Grid services

Battery storage is going to revolutionise the energy landscape by providing the flexibility necessary to integrate increasing levels of intermittent renewables while maintaining security of supply.

Statkraft, with one of the world’s largest Virtual Power Plants, is ideally positioned to manage flexible assets using its advanced algorithmic trading infrastructure in real time. This approach maximises the value of the assets in all available physical markets while supporting the further integration of renewables.

Tynemouth battery facility

Tynemouth battery facility

Ancillary Services from Wind

In order for the power system to work reliably, it needs a range of ancillary services such as fast reserves to cover short term variations in supply and demand, reactive power to manage the transmission system voltage. Traditionally such services were sourced from conventional power plant, but this is becoming less practical as EirGrid operate the system with more and more wind.

EirGrid introduced a suite of 14 new or amended services, setting a fixed tariff for each, under their DS3 Programme. To reduce or eliminate the need to run costly fossil fuel plants for reserves and reactive power, some wind turbine manufacturers have recently developed new technology and control systems that allow wind turbines to deliver fast reserves and reactive power to the same standard as fossil fuel plant.

The Statkraft Ireland team has been leading the deployment of this technology, having participated in the initial technology trials, and then being the first to implement the full range of ancillary services on the Statkraft managed wind fleet. This is a win-win, with the electricity consumer seeing lower costs, the power system CO2 emissions being reduced, and the wind farm owner securing a small additional source of revenue without impacting on their day to day energy production.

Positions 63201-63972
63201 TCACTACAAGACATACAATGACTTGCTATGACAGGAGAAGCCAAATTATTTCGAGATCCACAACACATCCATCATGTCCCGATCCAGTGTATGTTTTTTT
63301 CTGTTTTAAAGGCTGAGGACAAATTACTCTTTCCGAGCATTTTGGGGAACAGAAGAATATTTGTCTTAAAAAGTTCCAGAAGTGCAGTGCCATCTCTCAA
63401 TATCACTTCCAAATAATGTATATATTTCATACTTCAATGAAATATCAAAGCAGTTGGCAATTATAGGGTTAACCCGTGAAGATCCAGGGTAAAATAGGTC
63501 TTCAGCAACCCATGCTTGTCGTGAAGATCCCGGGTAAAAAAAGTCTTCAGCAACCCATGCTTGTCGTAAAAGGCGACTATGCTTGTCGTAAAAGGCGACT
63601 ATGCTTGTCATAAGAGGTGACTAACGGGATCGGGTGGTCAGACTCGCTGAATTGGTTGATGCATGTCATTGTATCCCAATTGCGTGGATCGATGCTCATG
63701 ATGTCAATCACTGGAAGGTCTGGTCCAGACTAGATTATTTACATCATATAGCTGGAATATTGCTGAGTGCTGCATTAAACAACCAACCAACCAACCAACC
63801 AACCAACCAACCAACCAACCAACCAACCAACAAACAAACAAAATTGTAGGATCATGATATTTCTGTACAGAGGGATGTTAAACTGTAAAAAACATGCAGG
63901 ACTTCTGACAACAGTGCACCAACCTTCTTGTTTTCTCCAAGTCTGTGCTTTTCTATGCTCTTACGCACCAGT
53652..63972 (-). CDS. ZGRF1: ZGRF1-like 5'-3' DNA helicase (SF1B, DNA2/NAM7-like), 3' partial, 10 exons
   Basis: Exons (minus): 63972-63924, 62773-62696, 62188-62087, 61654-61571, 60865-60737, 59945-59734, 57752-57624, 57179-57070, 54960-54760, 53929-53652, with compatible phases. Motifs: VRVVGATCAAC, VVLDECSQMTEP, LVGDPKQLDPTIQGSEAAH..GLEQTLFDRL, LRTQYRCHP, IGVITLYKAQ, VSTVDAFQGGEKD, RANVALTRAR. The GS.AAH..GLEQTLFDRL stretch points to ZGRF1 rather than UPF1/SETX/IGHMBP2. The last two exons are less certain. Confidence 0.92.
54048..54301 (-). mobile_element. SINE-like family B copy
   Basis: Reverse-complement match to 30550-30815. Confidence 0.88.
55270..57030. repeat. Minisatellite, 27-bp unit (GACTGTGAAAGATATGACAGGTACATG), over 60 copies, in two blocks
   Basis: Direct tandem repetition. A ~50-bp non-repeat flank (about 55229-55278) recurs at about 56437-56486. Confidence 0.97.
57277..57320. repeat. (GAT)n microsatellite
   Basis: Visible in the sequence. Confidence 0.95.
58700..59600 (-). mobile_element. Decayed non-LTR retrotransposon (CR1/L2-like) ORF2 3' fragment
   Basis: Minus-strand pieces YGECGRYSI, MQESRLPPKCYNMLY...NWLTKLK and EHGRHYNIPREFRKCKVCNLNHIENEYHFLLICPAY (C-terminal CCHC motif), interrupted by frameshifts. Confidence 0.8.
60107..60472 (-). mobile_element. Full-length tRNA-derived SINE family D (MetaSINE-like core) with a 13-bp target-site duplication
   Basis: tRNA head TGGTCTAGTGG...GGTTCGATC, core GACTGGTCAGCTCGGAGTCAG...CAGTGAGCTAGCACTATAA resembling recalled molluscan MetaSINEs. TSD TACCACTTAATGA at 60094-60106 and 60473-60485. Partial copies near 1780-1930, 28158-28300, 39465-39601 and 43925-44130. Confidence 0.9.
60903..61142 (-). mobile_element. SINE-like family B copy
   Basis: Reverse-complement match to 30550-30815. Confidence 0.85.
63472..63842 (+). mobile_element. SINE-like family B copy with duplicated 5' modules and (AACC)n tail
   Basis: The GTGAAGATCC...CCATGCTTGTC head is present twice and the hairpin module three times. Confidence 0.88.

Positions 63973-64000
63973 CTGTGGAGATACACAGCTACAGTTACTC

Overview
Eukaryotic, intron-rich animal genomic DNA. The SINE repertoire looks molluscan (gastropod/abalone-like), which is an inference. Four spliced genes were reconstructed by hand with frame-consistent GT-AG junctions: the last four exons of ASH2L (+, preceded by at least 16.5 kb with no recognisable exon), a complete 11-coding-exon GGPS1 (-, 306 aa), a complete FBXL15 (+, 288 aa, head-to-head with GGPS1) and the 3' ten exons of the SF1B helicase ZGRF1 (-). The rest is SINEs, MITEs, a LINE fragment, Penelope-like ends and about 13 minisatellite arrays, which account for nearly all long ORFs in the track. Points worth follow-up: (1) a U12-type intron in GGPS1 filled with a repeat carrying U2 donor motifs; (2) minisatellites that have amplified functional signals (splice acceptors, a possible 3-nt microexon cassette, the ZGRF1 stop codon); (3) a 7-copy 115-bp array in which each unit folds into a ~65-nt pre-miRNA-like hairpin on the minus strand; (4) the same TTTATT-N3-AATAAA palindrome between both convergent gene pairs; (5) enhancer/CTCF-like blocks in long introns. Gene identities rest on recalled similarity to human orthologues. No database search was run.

Statkraft can now offer a service to new and existing wind farms to deploy these ancillary services (sometimes known as DS3 Services).


Recent falls in Li-Ion battery prices mean that standalone battery installations can now also deliver DS3 ancillary services on a cost effective basis. The Statkraft UK team has experience of building a number of batteries ranging from 6MW to 25MW in the UK over the last 3 years. The team has secured a range of sites in both UK and Ireland close to strong grid connections. These batteries will offer a wide range of services to the power system, from fast reserves through to reactive power.

The batteries will also participate in the balancing market, helping to manage the inevitable fluctuations that occur in the energy market to account for varying forecasts of demand, wind and power plant availability. Batteries can typically deliver their full power for 1-2hours, which also allows them to participate in the capacity market, ensuring that there is enough generation capacity to deal with the short term peak demand, typically seen in December each year.

EirGrid’s recent Tomorrow’s Energy Scenarios identified the need for substantial investment in new storage technologies. IWEA’s 70by30 paper also analysed how the Irish power system could efficiently operate with up to 70% of annual electricity production coming from variable renewable sources such as wind. Batteries and interconnection were identified as key enabling technologies. Internationally investment in Li-Ion battery technology driven by the move to electric vehicles means that battery technology has been rapidly falling in price and is expected to continue to do so. Statkraft sees a strong future in batteries as a crucial part of future power systems, especially in markets dominated by wind and solar.